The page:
Is a US attack on Syria now inevitable?

US warships in the Middle East file picture 2008 US warships are in the Middle East, but no orders for deployment have been given

The tone of the White House changed over the weekend.

It is now much harsher towards the Syrian government - more certain that the deaths last week were caused by a chemical weapons attack and that it was carried out by President Bashar al-Assad's government.

A statement derided the idea of the inspectors being allowed in now, suggesting shelling had already destroyed the evidence.

Doubtless, there will be similarly pointed words about the shooting at the inspectors as they attempted to begin an investigation.

US President Barack Obama was given a range of military options and spoke to the leaders of his key military allies, Britain and France.

Three US warships are in the region and another is heading there. Many in Congress are calling for them to carry out a limited cruise missile strike.

It all seems to point in one direction.

Repeating Iraq mistakes?

The British newspapers are suggesting there will be a strike this week.

I cannot help remembering a brilliant, defunct comedy series The Day Today, which showed a TV studio being transformed into a "war desk" with alarms screaming, red lights flashing, machinery rapidly swinging into place and lights dimming dramatically.

It captured exactly the way some in my business get over-excited by the possibility of conflict.

Chemical weapons claims

  • Khan al-Assal, 19 March 2013 - Syrian state media accuse rebels of killing 31 people with rockets containing "chemical materials". Rebels blame the army for the attack.
  • Al-Otaybeh, 19 March 2013 - Opposition activists allege an attack in which six people are reported dead, apparently in reprisal for gains made by rebel forces.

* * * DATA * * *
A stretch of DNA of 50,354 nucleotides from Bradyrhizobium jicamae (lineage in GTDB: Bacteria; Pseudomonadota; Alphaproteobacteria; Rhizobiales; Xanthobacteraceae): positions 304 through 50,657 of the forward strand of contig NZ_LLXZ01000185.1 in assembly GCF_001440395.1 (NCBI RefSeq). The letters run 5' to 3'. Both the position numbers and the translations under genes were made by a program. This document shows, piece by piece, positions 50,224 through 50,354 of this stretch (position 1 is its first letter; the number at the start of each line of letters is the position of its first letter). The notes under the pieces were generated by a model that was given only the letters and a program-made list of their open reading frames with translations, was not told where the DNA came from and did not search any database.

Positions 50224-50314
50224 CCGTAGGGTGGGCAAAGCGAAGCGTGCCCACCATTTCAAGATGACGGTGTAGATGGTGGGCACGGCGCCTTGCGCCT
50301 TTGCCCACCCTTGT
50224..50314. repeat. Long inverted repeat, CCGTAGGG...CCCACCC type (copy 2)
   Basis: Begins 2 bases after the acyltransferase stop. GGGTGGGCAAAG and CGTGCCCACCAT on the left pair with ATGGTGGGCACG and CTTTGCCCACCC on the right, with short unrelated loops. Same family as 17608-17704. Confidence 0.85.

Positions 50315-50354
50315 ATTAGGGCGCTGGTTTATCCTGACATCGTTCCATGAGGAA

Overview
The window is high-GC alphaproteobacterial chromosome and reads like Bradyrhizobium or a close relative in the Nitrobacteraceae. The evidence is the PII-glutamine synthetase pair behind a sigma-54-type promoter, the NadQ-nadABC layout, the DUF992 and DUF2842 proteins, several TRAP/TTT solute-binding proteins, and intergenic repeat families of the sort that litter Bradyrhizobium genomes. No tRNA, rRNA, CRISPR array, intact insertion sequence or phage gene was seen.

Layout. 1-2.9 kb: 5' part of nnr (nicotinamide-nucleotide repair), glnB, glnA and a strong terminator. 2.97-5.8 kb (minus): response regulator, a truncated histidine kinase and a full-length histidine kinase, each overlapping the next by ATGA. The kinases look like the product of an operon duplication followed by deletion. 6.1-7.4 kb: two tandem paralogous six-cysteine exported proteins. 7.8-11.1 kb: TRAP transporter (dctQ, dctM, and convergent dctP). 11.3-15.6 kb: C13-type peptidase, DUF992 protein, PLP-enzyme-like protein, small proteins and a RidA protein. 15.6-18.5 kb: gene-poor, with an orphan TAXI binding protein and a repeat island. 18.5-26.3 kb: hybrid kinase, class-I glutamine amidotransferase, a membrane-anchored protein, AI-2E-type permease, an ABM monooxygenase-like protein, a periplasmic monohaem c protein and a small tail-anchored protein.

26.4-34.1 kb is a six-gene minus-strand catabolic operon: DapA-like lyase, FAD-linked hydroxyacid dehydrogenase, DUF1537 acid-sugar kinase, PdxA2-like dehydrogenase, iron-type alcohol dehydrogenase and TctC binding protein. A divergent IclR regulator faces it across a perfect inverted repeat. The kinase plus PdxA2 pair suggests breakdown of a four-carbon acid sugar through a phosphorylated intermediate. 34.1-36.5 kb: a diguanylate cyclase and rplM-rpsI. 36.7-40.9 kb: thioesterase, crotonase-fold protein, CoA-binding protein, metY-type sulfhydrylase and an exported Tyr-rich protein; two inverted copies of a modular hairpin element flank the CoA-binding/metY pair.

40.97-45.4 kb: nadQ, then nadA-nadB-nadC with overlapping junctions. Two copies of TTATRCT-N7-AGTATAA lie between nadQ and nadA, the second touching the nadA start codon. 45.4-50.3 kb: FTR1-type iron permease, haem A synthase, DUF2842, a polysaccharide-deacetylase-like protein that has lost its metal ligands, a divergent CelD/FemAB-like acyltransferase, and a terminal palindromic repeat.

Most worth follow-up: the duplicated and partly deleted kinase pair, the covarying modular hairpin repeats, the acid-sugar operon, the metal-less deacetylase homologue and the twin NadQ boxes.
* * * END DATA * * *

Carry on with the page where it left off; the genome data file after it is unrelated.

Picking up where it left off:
• Adra, 24 March 2013 - The LCC activist network say two people are killed in an attack.
  • Sheikh Maqsoud, Aleppo, 13 April 2013 - At least three people are killed in an attack; internet footage of the victims shows symptoms consistent with exposure to nerve gas.
  • Saraqeb, 29 April 2013 - Eyewitnesses say canisters containing a poisonous gas are dropped from a helicopter above the town. Eight people are injured, one of whom later dies.
  • Ghouta, 21 August 2013 - By far the most serious alleged incident, with hundreds reported dead in attacks on the outskirts of Damascus

I have been stressing President Obama's caution and reluctance to take action. But now it does seems difficult for him to back down without losing face. Unless something changes.

One thing has long puzzled me.

While a government using chemical weapons against its own people is an affront that may demand international action, it seems obvious that a far greater horror from the US point of view is those weapons being used against its own people or allies.

The great fear since the 9/11 attacks has been such weapons falling into the hands of those the West regards as terrorists.

Given that one of the main opposition groups in Syria has formally declared allegiance to al-Qaeda, that must be a real possibility.

It would seem to me to be a core US interest to secure those weapons and put them beyond use. But I have seen very little discussion of such an option.

Remember, too, that American and Russian diplomats are heading for the Netherlands to plan peace talks. What might not enhance their chances of success is a US attack. But threats might.

While President Obama may not take much notice of Russian warnings, their central sentiment may strike a chord - the Russians say if the US goes to war it will be repeating the mistakes of former President George W Bush in Iraq.